After waiting for the paperwork to be pushed through we started realizing the difference in having private insurance cover our in-home nursing as compared to Medicaid footing the bill. The pay is not at all the same. The nursing agencies don't make much off Medicaid patients and neither do the nurses. So the agencies don't work too hard trying to work your case and when they do actually attempt to fill your schedule, nurses would rather hold out for the cases that are covered by private insurance.
To say the least, Laura and I stay exhausted.
When I consider our situation I can't help but think about the millions in our country who depend on the government for aid. I can't help but feel for them as they wait for paperwork to be pushed through, as they deal with non-existent nursing day in and day out, as they deal with agencies who aren't real hip to helping because these dependants' pockets aren't lined with money.

Many will say that all of this should motivate the poor to get out of bed and get a job so they don't have to be dependant on government aid and agencies. Statistics tell us most of these folks already have jobs and aren't actually in bed but I wouldn't blame some if they were in bed, it's an exhausting life.


Friday, May 19, 2006

Evolution of Dance

For your weekend entertainment:


Thursday, May 18, 2006


A high school friend (thanks a lot, Adam) recently reminded me of one of my most embarrassing moments in life. I was on the varsity basketball team my sophomore year. We were pretty pathetic that year and more times than not, I played poorly. It was evident early on in the season that I had far to go before I was truly varsity material. One situation in particular emphasized this understanding.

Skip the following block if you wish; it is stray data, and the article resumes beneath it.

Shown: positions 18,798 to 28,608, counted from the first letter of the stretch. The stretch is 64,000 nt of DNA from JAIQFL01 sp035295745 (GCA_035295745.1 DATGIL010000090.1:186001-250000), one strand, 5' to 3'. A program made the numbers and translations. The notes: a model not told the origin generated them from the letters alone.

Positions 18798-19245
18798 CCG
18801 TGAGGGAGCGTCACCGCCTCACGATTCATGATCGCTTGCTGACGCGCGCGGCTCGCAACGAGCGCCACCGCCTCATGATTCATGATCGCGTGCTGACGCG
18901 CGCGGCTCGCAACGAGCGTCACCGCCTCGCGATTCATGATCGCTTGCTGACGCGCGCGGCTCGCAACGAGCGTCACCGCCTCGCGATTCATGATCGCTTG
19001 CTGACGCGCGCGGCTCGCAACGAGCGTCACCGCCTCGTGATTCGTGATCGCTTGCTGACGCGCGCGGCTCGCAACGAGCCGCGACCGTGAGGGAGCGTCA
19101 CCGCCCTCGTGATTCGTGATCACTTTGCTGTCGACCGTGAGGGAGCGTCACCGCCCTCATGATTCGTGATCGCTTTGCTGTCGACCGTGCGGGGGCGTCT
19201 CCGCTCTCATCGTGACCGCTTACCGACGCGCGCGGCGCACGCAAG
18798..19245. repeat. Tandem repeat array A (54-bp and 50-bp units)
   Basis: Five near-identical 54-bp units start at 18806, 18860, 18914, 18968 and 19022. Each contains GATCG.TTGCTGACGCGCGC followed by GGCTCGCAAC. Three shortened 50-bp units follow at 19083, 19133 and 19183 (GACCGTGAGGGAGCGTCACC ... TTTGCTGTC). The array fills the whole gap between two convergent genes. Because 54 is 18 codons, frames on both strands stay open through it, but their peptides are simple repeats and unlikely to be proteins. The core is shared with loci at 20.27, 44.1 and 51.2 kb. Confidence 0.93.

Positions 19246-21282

It was the second half of an insignificant game. I'm not sure who we were playing but by this point in the season our coach was well aware that he was coaching for the future and not the present. Our record was well under.500.

I was a two guard but for some reason, I was bringing the ball up the court. As I passed by some middle school kids from the opposing school I heard, "EIGHT! SEVEN! SIX! FIVE! FOUR!..." I immediately freaked out and moved the ball up the court quickly. Just beyond half-court, I heaved the ball toward the basket in a desperate attempt at last second shot. It didn't come close.

Our coach called a time-out and as I walked over to the team huddle, I realized the game was in the early minutes of the third quarter. In the huddle coach screamed, "What the hell are you doing, Hays?" I pointed over at the pimple-faced middle-school kids who were laughing so hard I'm sure they were on the verge of peeing in their pants.

I was benched and to this day I could point to the very spot on the court where I heaved that ball...early in the third quarter.


Wednesday, May 17, 2006

Hip Hip, Jorge!

We pulled our starting pitcher after an inning and a third. The Texas Rangers were putting up gaudy numbers. It was 9-0 going into the bottom of the second inning.

Our reliever didn't do much better. It was 10-1 going into the bottom of the third. There was a collective groan coming from the stands at Yankee Stadium.